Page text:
Excavations led by the ELKH Research Centre for the Humanities have been completed in the undercroft of the Abbey of Tihany, where the tomb of its founder, King Andrew I, is located. Based on assumption bones of the royal family may also be found during the excavation of the undercroft.
Ágoston Takács, head of the excavations, said that the bones of the founder of the abbey or his relatives were likely to have been found in the undercroft near the tomb of King Andrew I. Norbert Jeromos Mihályi, the Prior of the Benedictine Abbey of Tihany, also recalled that Andrew I, the founder of the Abbey of Tihany, was laid to rest in the Royal Crypt in 1060. Gusztáv Balázs Mende, a paleoanthropologist at BTK, added that the son of Andrew I (1015-1060), David (1053/1055-1094?), is also buried here.
Many people have been buried in the crypt over the centuries, and recent research has led to the discovery of numerous human bones. Identifying the persons from the bones is not an easy task, but once the age and sex have been determined, it will become clear whether the remains of a member of the House of Árpád have been found. The DNA analysis of the bones is ongoing and the results are expected in September.
The excavation has resulted in the creation of a ‘medieval square’ with an original burial pit and traces of medieval floor remains. Work that began in April unearthed an 18th-century bust, as well as 16th- and 17th-century gunshot residues, coins, coffin nails and bronze mounts. A niche has also been found in the wall of the undercroft, which was probably an opening to the tomb.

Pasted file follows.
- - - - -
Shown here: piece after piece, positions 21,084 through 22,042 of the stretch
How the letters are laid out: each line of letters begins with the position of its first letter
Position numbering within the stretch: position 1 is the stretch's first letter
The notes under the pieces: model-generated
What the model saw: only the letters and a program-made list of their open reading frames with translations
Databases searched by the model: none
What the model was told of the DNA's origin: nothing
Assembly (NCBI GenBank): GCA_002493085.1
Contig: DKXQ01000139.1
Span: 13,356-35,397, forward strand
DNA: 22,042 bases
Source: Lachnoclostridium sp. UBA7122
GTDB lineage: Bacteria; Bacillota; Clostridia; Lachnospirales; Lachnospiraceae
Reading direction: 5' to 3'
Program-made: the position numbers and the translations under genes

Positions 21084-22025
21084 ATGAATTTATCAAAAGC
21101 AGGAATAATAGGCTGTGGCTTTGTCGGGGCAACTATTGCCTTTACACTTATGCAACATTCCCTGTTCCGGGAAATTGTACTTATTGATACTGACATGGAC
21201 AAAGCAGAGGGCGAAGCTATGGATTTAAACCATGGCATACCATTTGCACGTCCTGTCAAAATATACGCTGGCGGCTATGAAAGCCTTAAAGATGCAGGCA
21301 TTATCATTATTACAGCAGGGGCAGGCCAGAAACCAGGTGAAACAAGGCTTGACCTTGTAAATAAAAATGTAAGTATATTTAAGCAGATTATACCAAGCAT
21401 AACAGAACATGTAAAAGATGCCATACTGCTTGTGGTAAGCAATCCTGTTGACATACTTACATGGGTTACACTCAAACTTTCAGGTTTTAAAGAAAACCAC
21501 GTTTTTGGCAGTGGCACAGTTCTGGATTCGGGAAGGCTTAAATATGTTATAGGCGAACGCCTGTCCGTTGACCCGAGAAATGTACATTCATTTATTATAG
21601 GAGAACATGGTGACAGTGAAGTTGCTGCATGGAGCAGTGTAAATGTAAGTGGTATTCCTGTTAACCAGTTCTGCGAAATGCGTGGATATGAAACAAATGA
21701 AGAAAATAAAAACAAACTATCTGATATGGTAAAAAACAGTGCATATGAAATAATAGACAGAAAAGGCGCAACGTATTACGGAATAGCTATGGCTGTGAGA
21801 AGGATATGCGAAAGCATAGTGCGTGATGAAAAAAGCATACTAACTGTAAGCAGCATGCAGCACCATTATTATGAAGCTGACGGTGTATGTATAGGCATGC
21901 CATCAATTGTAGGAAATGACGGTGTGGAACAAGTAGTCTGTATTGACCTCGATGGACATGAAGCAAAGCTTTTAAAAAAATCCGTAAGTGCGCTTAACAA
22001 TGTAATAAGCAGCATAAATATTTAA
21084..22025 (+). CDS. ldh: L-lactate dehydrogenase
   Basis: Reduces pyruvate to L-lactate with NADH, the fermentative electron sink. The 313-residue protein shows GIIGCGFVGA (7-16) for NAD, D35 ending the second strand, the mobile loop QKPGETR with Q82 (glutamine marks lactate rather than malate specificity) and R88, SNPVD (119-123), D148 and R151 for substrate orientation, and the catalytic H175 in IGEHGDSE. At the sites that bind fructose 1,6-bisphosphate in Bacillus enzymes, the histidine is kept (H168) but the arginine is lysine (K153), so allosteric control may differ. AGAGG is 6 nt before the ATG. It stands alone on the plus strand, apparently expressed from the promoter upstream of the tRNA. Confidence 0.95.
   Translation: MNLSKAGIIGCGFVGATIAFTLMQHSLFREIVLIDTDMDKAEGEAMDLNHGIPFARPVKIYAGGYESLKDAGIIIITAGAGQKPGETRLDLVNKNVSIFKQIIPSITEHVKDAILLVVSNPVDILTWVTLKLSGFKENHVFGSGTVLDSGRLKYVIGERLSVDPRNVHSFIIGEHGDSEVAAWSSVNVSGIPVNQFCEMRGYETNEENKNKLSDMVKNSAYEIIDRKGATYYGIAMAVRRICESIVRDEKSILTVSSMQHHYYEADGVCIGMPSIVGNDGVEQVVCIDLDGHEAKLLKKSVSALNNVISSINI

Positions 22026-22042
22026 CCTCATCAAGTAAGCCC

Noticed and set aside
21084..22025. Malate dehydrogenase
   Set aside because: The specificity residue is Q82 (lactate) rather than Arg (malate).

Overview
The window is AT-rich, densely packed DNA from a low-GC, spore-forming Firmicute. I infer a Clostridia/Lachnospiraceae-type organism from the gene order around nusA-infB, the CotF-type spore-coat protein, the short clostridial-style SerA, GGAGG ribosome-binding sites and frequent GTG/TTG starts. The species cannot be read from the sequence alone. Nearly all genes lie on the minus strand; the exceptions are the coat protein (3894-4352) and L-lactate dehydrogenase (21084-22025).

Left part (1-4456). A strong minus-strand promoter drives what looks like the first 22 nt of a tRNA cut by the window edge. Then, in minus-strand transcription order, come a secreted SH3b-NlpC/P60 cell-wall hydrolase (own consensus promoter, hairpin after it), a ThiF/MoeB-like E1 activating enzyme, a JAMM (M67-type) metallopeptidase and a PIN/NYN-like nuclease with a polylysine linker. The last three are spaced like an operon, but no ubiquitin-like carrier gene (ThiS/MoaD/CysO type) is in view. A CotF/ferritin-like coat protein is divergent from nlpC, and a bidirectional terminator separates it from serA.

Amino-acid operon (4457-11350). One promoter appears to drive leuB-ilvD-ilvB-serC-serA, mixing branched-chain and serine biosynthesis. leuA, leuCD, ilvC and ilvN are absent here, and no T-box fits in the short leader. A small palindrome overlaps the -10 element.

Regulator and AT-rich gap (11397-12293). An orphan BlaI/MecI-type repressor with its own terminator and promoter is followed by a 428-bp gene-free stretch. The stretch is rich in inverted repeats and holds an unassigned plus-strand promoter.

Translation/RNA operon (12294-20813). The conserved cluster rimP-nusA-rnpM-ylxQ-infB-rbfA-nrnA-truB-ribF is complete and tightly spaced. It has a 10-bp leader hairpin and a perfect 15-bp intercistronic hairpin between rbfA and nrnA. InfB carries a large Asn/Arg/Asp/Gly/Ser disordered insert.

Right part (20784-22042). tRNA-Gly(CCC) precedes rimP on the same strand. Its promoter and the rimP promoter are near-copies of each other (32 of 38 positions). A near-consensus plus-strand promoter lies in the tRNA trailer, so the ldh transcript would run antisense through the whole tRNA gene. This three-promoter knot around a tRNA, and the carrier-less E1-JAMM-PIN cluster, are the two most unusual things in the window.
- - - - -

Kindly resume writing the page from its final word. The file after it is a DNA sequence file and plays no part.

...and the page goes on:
Ágoston Takács recalled that excavations were also carried out in the King’s Crypt in 1953, when a beer bottle was placed on the site as a time capsule. The time capsule was broken open and pieces of paper were found inside, but the text on them was not legible. When the excavations were completed in 1953, three coffins were placed in the nave, and this is where the burial remains, which are believed to be the earliest, were found.
The project entitled Multidisciplinary Research on the King’s Crypt in Tihany was initiated and financially supported by the Eötvös Loránd Research Network. Eötvös Loránd University, Pázmány Péter Catholic University and the Laczkó Dezső Museum also contributed to the excavation of the almost 1,000-year-old undercroft.